The newly negotiated budget deal for the next two years is very good news, particularly for the US military and Pentagon planners. The defense budget will be funded close to the President’s request this year, there is no threat of a havoc-wreaking long-term continuing resolution, and there is predictability in funding levels for next year.
Vital to getting to this outcome was the effort spearheaded by Rep. Mike Turner, who garnered the support of over 100 colleagues to eliminate the possibility of a continuing resolution. By threatening to withhold their votes, they took that option off the table. The only one left was a budget deal.
Overall, the deal is better for defense than Ryan-Murray two years ago and allows the topline to begin growing again after being flat for the past three years.
This being Washington where little is ever really new, it is helpful to revisit predictions versus reality. For instance, a poll on defense spending outcomes run by the Center for Strategic and International Studies this summer saw over half of respondents choose “full-year continuing resolution” as the most likely outcome. In hindsight, it was pretty obvious there would be a deal, that it would pass with Democratic support, and that it would not fully be paid for “on the books.”
Let me revisit my predictions from September and see how they match up against today’s reality:
Prediction: “There will most likely be a deal to lift the Budget Control Act caps, but the final spending bill will not be in the model of Ryan-Murray, nor will it led by Budget Committee leadership.”
Budget deal: There is a budget deal. It was not negotiated by Budget Committee leadership. It is and it isn’t in the model of Ryan-Murray. It is in that it identifies offsets, but it is not in that it provides much more relief than the fiscal BandAid-equivalent of Ryan-Murray.
Prediction: “A year-long CR is unlikely for three reasons.”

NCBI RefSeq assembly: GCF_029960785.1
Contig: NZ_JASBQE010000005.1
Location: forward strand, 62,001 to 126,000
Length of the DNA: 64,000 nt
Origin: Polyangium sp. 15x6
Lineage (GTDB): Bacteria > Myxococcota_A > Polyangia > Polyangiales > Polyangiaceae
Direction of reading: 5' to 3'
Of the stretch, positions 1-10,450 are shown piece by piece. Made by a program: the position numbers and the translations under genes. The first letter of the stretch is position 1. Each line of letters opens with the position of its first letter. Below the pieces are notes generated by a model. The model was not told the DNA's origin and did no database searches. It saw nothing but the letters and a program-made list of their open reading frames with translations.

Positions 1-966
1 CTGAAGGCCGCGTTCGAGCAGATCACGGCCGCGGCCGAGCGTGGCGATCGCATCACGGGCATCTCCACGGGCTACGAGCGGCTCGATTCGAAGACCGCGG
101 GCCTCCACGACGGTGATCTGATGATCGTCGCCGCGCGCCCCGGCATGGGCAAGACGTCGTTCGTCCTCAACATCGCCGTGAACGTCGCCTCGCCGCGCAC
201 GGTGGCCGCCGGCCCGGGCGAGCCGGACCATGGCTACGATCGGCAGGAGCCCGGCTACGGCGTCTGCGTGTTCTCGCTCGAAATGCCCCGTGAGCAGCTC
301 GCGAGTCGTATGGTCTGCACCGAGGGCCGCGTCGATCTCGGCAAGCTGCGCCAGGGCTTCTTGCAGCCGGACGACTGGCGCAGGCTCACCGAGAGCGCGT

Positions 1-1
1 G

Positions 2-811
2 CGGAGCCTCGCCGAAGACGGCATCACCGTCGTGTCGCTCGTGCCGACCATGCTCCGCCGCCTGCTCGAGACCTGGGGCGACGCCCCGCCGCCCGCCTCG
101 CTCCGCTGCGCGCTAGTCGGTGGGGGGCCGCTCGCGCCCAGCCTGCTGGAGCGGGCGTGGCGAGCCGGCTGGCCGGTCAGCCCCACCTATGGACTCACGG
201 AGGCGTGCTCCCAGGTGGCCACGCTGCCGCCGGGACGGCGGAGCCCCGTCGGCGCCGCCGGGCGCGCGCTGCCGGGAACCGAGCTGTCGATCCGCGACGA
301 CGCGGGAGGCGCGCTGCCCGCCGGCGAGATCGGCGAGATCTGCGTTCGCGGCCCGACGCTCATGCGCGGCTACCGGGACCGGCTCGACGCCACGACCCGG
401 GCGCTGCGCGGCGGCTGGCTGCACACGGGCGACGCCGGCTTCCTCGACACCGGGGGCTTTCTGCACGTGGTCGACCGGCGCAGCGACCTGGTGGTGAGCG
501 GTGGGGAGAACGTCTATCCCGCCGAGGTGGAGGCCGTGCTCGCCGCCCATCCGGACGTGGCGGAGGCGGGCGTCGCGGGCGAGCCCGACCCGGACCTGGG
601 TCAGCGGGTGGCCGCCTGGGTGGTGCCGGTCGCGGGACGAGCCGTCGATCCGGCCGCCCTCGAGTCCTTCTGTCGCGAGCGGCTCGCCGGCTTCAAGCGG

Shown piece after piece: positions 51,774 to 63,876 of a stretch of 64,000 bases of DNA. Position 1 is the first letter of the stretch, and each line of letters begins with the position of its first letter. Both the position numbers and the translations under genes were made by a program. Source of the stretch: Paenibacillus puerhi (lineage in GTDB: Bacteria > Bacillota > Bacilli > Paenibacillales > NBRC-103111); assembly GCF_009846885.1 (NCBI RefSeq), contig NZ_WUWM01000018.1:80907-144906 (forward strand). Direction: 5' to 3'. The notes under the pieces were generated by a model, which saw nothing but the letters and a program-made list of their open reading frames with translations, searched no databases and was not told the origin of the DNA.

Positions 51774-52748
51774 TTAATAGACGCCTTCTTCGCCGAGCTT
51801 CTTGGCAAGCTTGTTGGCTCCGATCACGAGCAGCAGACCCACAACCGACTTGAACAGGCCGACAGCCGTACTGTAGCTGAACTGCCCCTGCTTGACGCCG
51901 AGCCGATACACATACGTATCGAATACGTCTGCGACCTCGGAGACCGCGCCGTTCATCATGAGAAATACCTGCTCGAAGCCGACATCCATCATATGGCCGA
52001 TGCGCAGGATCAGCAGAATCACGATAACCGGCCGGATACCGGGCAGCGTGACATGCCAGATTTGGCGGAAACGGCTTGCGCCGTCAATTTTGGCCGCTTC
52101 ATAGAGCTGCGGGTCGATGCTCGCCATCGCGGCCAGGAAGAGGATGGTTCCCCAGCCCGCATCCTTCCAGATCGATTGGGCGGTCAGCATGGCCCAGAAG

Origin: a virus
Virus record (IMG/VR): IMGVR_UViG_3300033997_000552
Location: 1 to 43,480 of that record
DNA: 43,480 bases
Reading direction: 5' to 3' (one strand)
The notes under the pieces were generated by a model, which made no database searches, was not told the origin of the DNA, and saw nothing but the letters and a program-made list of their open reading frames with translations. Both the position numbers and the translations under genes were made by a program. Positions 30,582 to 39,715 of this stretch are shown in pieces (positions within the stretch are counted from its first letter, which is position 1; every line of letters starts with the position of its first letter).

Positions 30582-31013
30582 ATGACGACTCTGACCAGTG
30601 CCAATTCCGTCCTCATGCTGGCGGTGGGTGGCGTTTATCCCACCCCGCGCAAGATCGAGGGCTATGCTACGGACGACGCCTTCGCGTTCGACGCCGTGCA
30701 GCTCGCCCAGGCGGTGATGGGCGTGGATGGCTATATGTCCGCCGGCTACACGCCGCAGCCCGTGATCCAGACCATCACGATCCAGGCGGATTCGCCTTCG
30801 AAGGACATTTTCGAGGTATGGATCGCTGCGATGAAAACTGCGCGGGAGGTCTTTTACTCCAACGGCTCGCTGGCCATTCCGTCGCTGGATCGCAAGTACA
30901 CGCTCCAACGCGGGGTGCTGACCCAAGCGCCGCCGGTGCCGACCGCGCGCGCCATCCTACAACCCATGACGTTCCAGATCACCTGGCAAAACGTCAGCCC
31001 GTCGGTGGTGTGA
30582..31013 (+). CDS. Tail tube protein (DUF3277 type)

Budget deal: A deal by definition means there will be no continuing resolution this year or next.
Prediction: “This new omnibus appropriations deal will actually lift defense and non-defense discretionary caps higher than they would have risen otherwise—essentially meeting the President’s requested levels and the Republican-passed budget for defense.”
Budget deal: This bipartisan deal funds defense budget at just $5 billion below the President’s requested level for 2016. 2017 is not as rosy an outlook, but it still allows the defense budget to begin to grow again, and, more significantly, to get an increase in the base budget where it is desperately needed. Resetting the baseline for defense at a higher number is better than the one-time shot-in-the-arm approach of using temporary emergency money through the war account.
Prediction: “As in any “Washington math” solution, a chunk of the near-term increase will have to be debt-financed, increasing the deficit for at least the first two years. The assumption—and hope—is that a new president and Congress in 2017 might be able to finally rid both Congress and the country of sequestration entirely.”
Budget deal: There just isn’t enough money to go around absent dramatic changes to entitlement programs, which always meant the budget deal would partially be paid for by increasing the debt.
Prediction: “But new offsets or additional deficit spending are possible anytime that bills have to pass a Republican-controlled Congress with large Democratic support.”
Budget deal: The increases in spending are partly “paid for” through debt-financing.
Prediction: “Any budget deal to raise the caps and fund the government for 2016 must rely on Democratic votes to pass, just as the Medicare “Doc Fix” did earlier this year and as will be the case with a “clean” debt ceiling increase this winter.”
Budget deal: Democrats are lining up quickly to express their support for this budget deal, and it was negotiated by leadership of both parties and the President.
All in all, this is a win for defense and a much-welcomed return to regular order without the threat of shutdowns, defaults, or fiscal cliffs.